As the book progresses, Phoebe learns more about Evie and Lisa and what happened that summer, and she and Sam come closer and closer to a generations-old secret about the King of the Fairies and Sam’s family ties.

Don’t Breathe a Word will require you to suspend your disbelief quite a bit, and you may balk at some of the twists and turns, but overall, it’s unique and suspenseful. The childhood scenes are especially enjoyable, clear and believable. I didn’t love the ending: I could have done without the last chapter altogether, but the book was a good find and I’ll try more of Jennifer McMahon’s work.

Wednesday, July 13, 2011

What they're reading in the city

Last Thursday, a man in his 50s with a gray beard was reading Shadow of the Wind by Carlos Ruiz Zafon on a bench in Prospect Park in Brooklyn. On Saturday, a woman in her 20s, wearing jeans and a tank top, was asleep on an commuter train with a library copy of Freedom by Jonathan Franzen on her lap. The previous Wednesday, another young woman, wearing a red skirt and pink shoes, was spotted reading Animal Dreams by Barbara Kingsolver on the F train.

I know about these people because I've started reading CoverSpy, a strangely interesting blog in which self-described "publishing nerds" make note of who is reading what in and around New York City.

I am unsure why I find these little descriptions so compelling, but I do: the man with a ponytail and a Harvard t-shirt reading Erik Larson's Devil in the White City. The woman with silver earrings, reading Turgenev's Fathers and Sons and using Russian currency as a bookmark. The lady with the romance novel, with red fingernails and leopard-print umbrella. The three different people who, three days in a row, were observed reading Ayn Rand's The Fountainhead.

It's almost a little novel, all by itself. I can't explain it, but I check in almost every day to see what those New Yorkers are reading.

Monday, July 11, 2011

Eli the Good

I just finished listening to Eli the Good, narrated by the author, Silas House, in his soft, slow Appalachian drawl. The story is flawless; it is descriptive without being effusive, and carries the reader along its narrative stream like a floating leaf on a lazy summer afternoon.

The protagonist, ten year old Eli Book, has an old soul. He observes his family, friends, and nature with full awareness, and has understanding beyond his years. The story takes place during the summer of the Bicentennial, when Eli's Aunt Nell comes to live with them, bringing her green record player and an endless supply of records. In the 60's, an iconic photo of Nell protesting the Vietnam War was published nationwide, and Eli's father, Stanton, has never forgiven her. He is a Vietnam veteran, with post-traumatic stress disorder. Eli's mother, Loretta, spends most of her attention calming and soothing her husband, while Josie, Eli's sixteen year-old sister, is in a constant power struggle with their mother. Edi, Eli's next door neighbor and best friend, shares his love of trees, books, philosophizing, and bike riding.

Tensions collide when the family attends a 4th of July parade. Veterans of World War I, World War II, and Korea march in the parade and are cheered. Eli wonders where the Vietnam veterans are, and notices a shift in his father's bearing. The full effects of PTSD come to a head, and threaten to destroy the family.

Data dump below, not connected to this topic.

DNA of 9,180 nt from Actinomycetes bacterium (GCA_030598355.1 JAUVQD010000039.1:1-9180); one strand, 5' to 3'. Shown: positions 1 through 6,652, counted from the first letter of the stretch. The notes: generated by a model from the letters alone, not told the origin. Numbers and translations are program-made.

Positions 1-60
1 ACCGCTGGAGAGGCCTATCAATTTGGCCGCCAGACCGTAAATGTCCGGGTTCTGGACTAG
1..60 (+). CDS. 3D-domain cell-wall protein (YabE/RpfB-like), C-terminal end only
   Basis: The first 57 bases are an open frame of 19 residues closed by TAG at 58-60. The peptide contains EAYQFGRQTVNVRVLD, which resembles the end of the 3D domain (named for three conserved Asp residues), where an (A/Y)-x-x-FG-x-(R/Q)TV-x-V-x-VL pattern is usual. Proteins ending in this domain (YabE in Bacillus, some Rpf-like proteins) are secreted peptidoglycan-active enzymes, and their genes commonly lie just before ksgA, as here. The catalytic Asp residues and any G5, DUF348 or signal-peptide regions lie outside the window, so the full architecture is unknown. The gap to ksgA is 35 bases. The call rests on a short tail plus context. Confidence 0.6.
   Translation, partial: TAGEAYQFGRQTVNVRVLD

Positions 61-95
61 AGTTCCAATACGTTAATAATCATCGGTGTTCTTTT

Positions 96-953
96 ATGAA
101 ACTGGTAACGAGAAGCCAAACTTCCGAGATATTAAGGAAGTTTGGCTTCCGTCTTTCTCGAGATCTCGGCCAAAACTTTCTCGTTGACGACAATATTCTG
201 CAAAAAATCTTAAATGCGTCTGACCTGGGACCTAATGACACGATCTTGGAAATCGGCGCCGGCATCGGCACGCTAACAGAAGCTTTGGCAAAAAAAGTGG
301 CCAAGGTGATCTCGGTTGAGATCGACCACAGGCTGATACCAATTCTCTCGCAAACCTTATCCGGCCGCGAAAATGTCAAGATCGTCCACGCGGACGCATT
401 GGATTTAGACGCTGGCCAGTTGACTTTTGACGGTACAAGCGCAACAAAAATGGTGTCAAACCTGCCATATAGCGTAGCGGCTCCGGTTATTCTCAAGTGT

Eli the Good is a sympathetic, loving story of an American family, struggling with the pressure of external conflicts that have become internalized. I foresee it becoming a classic, on the order of To Kill a Mockingbird. Eli the Good is available in print and from Library2Go as an audiobook and eBook.

Drumming in Literacy Park this Wednesday!

Our summer reading program this week features the Oceana Family Literacy Bucket Drummers. This Lincoln City group of children and adults will be making music and teaching the audience how to drum on buckets. The show is at 1:00 p.m. on Wednesday, July 13.

If you’re planning to come you can either bring your own bucket (or drum) or use one of the empty ice cream, yogurt or coffee ‘buckets’ we’ve collected at the library. Thanks to Sharon Gordon of Flashbacks Diner in South Beach, we should have lots of ice cream buckets.

Oceana Family Literacy (OFL) in Lincoln City is a place that provides youth and adult students with learning opportunities and invites volunteers to be of service. They are an all volunteer community-based organization building community through literacy....including drumming! They share a commitment of providing education for all.

Vicki Menses, OFL program coordinator, tells us, “Our learners are native and non-native speakers of English. The learning center is located at 1426 NW 15th in Lincoln City. The learning environment is welcoming and encourages learning through the exchange of cultures and languages while allowing families to learn together. Children are welcome and have a room dedicated to their learning and play. Oceana was founded by dedicated educators, students, and community members committed to sustaining and supporting literacy services for our families in Lincoln City. We will be two years old in January!!”

“The Oceana Family Literacy Bucket Drummers are an inter-generational, multicultural community drumming group. Why music? I believe that music is an important component of learning and that it is integrated into speaking, listening, reading, and writing....language! Why a drumming group? Many things are learned and taught through a group activity with participants who are working together to achieve a common goal! Having an opportunity to share your accomplishments with an audience is an incredible opportunity for all. We use our drums to spread the word about Oceana and to create awareness about literacy,” adds Menses.

The OFL Bucket Drummers been playing together for a year. Their focus includes both found music (buckets) and traditional Mexican drum and bugle corps style drumming. When one of the volunteer moms vacationed in Mexico, she brought back eleven drums for the group to use. Those drums will be featured in some of the songs played in Literacy Park this Wednesday. Everyone is invited to come and drum, shake and clap at the park.